In submitting a request to Mountlake Terrace, I got no response and in calling to the office no one was willing to talk about the electrical parking spots and the lack of use by these spots on top of the actual cost. The generalized comments have been it only cost a couple thousand to install the units, but one has to challenge that considering the unionized nature of Electrical work done in Washington State.

    It is interesting that depending on the model you have a cost of $490 to $39,900 per model depending on what model is chosen and then the installation cost. Yet some systems have no cost listed as the company wants to only do custom quotes. A fairly complete list of charging systems with some prices can be seen here.

    A recent story on the installation of charging stations on Stevens pass, Highway 2 in Washington State here says that they have chosen a vendor for the 8 to 10 DC fast chargers that came within the $1 million budget. Also stated in the next paragraph is that this is part of a $250 million electric highway.

    The Seattle PI had the following story on their web site that states the Seattle area is getting 2500 charging stations as part of the $230 million dollar Electric Highway. Altogether, 15,000 charging stations will be installed in 4 states (Washington, California, Arizona and Tennessee and the District of Columbia) This equals out to a cost of $15,333 per charging station for the electric highway and is in addition to the charging stations installed by Cities at park and ride lots.

    Tonia Buell, from the Washington department of transportation in an email response has stated that Washington already has 12 DC fast charging locations on the state’s electric highway program in addition to the public schools and private business who are installing hundreds of Level 2 (medium speed) chargers through the EV project. In asking if the state is funding any of these charging stations, the response was no this is primarily funded through the US Department of Energy, Electric Auto supply companies, private businesses and citizens contributing to the EV investment.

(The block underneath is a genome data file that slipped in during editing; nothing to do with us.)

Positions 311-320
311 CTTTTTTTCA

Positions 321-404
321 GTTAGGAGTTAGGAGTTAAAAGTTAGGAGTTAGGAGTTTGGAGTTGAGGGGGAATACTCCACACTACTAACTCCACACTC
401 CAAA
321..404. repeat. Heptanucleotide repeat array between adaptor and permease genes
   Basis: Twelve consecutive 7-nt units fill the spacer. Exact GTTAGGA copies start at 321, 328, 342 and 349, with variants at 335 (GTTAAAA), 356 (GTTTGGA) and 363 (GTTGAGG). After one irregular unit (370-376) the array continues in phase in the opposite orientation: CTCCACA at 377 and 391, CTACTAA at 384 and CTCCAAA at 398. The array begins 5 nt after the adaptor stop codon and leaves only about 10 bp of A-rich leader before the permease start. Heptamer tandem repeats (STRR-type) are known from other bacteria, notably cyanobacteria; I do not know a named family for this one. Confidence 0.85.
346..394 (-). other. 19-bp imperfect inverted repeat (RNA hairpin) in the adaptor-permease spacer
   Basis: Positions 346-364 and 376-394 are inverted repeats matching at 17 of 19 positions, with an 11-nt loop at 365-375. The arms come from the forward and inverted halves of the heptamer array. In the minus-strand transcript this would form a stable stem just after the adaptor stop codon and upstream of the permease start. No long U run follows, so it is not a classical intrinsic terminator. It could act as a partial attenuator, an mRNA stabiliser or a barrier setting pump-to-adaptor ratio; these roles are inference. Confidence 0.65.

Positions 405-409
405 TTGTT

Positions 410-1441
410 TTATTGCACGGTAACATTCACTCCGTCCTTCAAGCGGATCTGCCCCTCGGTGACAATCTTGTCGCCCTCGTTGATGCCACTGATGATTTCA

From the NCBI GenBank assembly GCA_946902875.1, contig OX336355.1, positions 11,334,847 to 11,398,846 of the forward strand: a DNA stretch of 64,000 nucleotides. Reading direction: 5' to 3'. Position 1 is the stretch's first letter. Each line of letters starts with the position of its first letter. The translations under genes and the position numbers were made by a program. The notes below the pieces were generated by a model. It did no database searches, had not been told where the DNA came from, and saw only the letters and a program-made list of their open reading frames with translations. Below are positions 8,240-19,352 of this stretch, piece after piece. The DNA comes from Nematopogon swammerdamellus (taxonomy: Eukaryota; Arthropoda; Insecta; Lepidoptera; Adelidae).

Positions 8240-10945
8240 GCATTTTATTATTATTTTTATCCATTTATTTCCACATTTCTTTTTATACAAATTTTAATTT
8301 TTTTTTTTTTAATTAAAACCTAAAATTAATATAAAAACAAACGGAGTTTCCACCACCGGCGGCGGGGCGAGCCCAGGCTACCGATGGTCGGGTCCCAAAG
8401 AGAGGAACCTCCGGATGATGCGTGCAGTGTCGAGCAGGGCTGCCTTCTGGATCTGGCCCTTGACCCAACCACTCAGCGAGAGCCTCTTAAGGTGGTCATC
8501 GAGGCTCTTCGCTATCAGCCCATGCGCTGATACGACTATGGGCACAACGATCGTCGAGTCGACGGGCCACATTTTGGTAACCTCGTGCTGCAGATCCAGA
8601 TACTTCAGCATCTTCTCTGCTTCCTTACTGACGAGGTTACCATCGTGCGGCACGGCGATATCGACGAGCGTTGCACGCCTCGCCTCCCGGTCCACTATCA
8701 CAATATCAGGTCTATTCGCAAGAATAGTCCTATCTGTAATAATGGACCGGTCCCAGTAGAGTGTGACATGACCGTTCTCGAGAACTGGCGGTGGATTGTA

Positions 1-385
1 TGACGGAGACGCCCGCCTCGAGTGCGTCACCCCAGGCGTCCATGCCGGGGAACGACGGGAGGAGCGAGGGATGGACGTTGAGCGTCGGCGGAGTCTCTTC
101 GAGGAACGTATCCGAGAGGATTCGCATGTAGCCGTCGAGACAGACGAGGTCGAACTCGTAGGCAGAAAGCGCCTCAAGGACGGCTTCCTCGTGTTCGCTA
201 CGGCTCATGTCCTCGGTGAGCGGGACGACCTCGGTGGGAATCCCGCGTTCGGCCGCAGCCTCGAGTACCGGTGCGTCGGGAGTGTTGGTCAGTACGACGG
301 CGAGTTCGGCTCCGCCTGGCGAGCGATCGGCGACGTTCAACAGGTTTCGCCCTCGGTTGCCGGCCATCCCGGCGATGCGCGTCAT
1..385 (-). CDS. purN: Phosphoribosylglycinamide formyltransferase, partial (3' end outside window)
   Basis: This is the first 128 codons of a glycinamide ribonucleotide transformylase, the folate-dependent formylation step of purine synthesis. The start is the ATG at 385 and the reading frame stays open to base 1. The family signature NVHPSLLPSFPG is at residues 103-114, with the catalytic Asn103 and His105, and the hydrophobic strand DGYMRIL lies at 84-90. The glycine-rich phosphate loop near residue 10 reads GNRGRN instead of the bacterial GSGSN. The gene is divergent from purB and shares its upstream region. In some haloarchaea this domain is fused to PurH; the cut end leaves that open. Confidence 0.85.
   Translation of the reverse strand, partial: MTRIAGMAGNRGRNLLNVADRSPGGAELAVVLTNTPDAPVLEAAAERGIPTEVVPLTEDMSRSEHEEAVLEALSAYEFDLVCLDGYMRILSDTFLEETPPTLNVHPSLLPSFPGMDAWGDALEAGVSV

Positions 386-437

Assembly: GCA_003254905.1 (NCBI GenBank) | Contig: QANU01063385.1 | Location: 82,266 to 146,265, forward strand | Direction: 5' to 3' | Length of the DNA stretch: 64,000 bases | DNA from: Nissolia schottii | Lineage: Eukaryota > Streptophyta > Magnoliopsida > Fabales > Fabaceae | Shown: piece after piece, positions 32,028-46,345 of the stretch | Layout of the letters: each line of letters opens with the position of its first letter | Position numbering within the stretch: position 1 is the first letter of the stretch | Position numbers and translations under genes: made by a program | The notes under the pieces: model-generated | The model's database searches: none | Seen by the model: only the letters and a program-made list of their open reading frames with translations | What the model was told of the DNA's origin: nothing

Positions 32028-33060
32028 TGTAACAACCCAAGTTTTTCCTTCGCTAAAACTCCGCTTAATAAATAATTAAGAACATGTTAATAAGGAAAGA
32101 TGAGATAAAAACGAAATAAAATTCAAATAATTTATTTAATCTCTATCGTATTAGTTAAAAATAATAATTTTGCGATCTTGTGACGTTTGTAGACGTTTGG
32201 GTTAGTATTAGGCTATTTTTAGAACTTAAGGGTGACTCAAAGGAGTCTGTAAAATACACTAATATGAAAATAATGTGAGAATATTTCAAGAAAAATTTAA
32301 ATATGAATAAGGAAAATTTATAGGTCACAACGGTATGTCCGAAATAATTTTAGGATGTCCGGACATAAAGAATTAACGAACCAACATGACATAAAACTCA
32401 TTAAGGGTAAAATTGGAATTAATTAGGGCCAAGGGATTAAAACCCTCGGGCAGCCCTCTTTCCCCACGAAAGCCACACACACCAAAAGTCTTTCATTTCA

The Washington DOT has posted on their web site about 8 to 10 fast chargers from a DOE $1.5 million grant and they talk about the EV Highway but do not mention the rest of the costs.

    Depending on which story and quote you go with, we either have $15,333 dollar charging stations or $16,666 charging stations. The cost of the charging stations plus which level you can use for your EV auto, Level 1, 2 or 3 gives you a 10 to 30 minute fast charge time or up to 8 hrs or longer.

    So you travel 80 miles if you truly can get this on a Nissan Leaf and then wait up to 30 min to charge and then travel another 80 miles. This alone means to travel the 174 miles from Seattle Washington to Portland Oregon you will need 3 stops for charging, 1 ½ hrs. plus your almost 3hrs of travel time. So you have a 4 -5hr trip from Seattle to Portland versus a 2 ½ hrs. trip in a petrol or CNG auto.

    Washington state DOT is using the story published by Motor Trend as a positive support and proof that you should ease your range anxiety.

    Yet even in this story, the amount of time spent charging along the so called EV Highway still also shows how much extra time it will take to travel a modest 250 miles. Even with the Flyer that is being provided to anyone who asks about the EV highway, it seems to beg more questions than answers.

    In regards to maintenance, the electric charging companies have a vested interest in these systems paying back and are responsible for maintenance to the units so as to not have a cost to anyone but those using them according the WSDOT. Yet what happens to a person when one of these systems is offline due to a need of maintenance and with no real answer being supplied on what is the life expectancy? Hours spent on a 120V charge will not cut it on a road trip.